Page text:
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InfoWars head Alex Jones, seen here in 2013 in Watford, England.
InfoWars head Alex Jones, seen here in 2013 in Watford, England. - 
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The dam finally burst last week as many of the internet's largest platforms, like Facebook, YouTube and Apple Podcasts, banned conspiracy theorist Alex Jones. His site, InfoWars, has gained legitimacy from President Donald Trump in recent years, even as it spews hate speech and tars Sandy Hook victims as government-employed "crisis actors." Notably, Twitter didn't join other Silicon Valley titans in banning Jones. We talked with St. John's University assistant law professor and Yale Law School fellow Kate Klonick about content policies at these big tech companies, how those policies are enforced and where we go from here.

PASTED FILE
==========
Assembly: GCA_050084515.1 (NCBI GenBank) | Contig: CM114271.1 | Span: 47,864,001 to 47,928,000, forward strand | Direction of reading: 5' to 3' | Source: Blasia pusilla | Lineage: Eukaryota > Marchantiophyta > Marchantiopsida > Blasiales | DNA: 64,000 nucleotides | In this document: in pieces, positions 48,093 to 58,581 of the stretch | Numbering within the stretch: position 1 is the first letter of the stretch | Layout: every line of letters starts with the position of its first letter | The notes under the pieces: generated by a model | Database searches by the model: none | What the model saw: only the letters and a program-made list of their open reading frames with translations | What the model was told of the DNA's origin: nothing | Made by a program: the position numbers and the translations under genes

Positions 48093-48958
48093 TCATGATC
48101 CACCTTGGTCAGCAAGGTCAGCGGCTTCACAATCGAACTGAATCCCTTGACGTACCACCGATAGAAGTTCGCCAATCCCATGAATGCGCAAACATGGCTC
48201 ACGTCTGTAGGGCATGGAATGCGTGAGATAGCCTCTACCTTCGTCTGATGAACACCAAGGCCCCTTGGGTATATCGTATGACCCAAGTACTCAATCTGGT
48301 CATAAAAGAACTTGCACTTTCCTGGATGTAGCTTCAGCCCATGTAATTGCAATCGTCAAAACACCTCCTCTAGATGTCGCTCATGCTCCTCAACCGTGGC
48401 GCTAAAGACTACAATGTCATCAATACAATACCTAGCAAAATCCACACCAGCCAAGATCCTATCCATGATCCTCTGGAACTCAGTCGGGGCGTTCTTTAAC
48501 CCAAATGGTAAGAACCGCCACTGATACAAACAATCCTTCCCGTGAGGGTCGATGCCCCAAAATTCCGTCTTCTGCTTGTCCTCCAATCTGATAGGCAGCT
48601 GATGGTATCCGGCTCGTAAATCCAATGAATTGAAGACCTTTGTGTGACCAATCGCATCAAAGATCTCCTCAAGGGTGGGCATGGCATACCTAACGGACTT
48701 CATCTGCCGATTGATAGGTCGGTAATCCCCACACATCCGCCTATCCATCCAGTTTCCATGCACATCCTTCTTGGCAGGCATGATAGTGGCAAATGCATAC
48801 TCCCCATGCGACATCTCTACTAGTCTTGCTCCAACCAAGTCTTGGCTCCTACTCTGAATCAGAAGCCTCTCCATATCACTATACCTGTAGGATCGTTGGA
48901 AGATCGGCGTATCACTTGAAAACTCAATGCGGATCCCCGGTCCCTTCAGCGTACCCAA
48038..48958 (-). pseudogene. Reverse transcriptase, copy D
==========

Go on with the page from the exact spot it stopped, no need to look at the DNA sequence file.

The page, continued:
Some links from this week's show:

Behind the scenes at a Twitter meeting about Jones

Jonah Goldberg's column on civility and conservative media

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Follow Kai Ryssdal at @kairyssdal